Review of 'Das Boot: The Director's Cut'

das_boot.jpg It is the fall of 1941 and the German submarine fleet are engaged in the “Battle of the Atlantic” to harass and destroy allied shipping in the Atlantic. The battle is not going well for the Germans as the allies are getting better at hunting and destroying the German U-Boots. “Das Boot” follows the crew of “U-96” patrolling the north Atlantic. Captained by Captain-Lieutenant Henrich Lehmann-Willenbrock (Jürgen Prochnow) the young, inexperienced, crew of the submarine spend more time nervously hiding deep in the depths from destroyers then they do attacking and even more time doing absolutely nothing as they move silently below the waves. On this mission they are joined by reporter Lt. Werner (Herbert Grönemeyer) who has been tasked with capturing the greatness of the German navy. With a dwindling number of U-Boats and the war not really going in their favour do not expect a happy ending.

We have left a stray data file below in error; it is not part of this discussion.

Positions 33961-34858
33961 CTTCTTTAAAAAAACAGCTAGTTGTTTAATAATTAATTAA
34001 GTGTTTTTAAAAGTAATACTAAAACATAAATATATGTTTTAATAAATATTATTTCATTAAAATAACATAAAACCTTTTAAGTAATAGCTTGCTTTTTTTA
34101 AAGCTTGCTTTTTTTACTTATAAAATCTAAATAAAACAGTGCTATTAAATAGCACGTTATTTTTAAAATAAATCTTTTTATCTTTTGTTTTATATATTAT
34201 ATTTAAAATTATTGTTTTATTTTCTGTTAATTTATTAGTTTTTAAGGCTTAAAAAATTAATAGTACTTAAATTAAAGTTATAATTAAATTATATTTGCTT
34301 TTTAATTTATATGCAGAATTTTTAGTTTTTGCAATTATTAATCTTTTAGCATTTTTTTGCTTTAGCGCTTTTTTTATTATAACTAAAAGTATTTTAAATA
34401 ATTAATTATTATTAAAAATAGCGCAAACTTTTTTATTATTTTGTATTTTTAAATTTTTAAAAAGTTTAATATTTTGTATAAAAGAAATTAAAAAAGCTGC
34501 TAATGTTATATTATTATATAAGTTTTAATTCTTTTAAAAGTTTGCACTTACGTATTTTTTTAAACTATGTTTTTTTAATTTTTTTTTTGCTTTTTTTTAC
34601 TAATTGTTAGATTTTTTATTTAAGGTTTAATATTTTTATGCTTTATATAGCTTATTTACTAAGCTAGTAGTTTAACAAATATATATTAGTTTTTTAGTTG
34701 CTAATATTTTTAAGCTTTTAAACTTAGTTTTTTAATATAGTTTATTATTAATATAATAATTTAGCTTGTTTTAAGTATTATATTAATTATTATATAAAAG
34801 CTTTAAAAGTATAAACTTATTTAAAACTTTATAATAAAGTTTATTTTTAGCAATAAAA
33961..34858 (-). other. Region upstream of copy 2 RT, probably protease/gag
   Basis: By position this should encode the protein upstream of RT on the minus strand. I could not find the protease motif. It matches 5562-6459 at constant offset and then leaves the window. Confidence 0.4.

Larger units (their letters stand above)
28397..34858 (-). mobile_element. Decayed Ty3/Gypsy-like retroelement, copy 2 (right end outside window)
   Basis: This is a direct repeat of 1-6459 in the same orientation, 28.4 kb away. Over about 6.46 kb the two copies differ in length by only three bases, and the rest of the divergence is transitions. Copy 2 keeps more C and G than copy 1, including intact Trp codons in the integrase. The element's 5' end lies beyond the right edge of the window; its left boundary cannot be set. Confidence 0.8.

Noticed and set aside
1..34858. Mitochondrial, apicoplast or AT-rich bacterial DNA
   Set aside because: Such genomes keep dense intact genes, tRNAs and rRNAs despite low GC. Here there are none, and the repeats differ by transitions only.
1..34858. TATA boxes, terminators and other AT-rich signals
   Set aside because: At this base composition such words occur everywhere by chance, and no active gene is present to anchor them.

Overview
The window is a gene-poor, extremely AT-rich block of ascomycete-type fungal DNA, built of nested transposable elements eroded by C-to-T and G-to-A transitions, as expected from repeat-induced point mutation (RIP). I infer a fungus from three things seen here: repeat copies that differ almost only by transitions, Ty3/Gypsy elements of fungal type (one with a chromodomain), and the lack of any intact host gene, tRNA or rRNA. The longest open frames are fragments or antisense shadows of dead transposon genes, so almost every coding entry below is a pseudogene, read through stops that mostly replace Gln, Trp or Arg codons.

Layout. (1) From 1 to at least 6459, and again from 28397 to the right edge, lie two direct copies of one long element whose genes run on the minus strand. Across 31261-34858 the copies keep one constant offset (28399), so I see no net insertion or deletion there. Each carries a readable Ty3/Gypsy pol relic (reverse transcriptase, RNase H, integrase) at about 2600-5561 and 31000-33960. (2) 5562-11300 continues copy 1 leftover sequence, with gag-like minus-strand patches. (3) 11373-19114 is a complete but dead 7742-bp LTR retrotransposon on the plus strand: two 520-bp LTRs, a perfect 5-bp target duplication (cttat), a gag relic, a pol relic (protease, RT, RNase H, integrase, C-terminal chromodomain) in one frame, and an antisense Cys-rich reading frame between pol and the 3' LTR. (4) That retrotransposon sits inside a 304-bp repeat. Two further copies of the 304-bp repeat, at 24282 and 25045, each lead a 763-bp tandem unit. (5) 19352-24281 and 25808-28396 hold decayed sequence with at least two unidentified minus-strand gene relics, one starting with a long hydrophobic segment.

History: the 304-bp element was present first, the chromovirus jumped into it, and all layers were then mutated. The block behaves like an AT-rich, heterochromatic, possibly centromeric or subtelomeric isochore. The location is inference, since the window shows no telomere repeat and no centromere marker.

An interesting psychological story about the life aboard a German Submarine during World War II with the various problems and personality conflicts that inevitably arise. The film is amazingly shot and utterly believable, capturing the sheer horror that U-Boot crews must have regularly faced. Here we can feel the closeness of the walls with the crew of 50 people in the tiny ship interior that measured only 50.5 m (165' 8“) by 4.7 m (15' 5”) that housed not simply the people but the massive, noisy diesel engines, food (here seen with the hanging bananas at one point), torpedoes, single toilet, sleeping area, galley…There is no attempt here at all to sugar coat what must have been a terrifying experience. The actors are incredibly believable with frequent extreme close ups examining how they react to the horrifying events of the film.

Great acting, superb cinematography and a great story. One of the best war films of all time that manages to capture the very personal story of a German U-Boat crew.

Rating: “Really good but I have some issues”

Directed by: Wolfgang Petersen

Studio: Columbia Tristar Home Entertainment

Year: 1985

Length: 200 minutes

Genre: Action/Adventure

Other reviewed films by Wolfgang Petersen: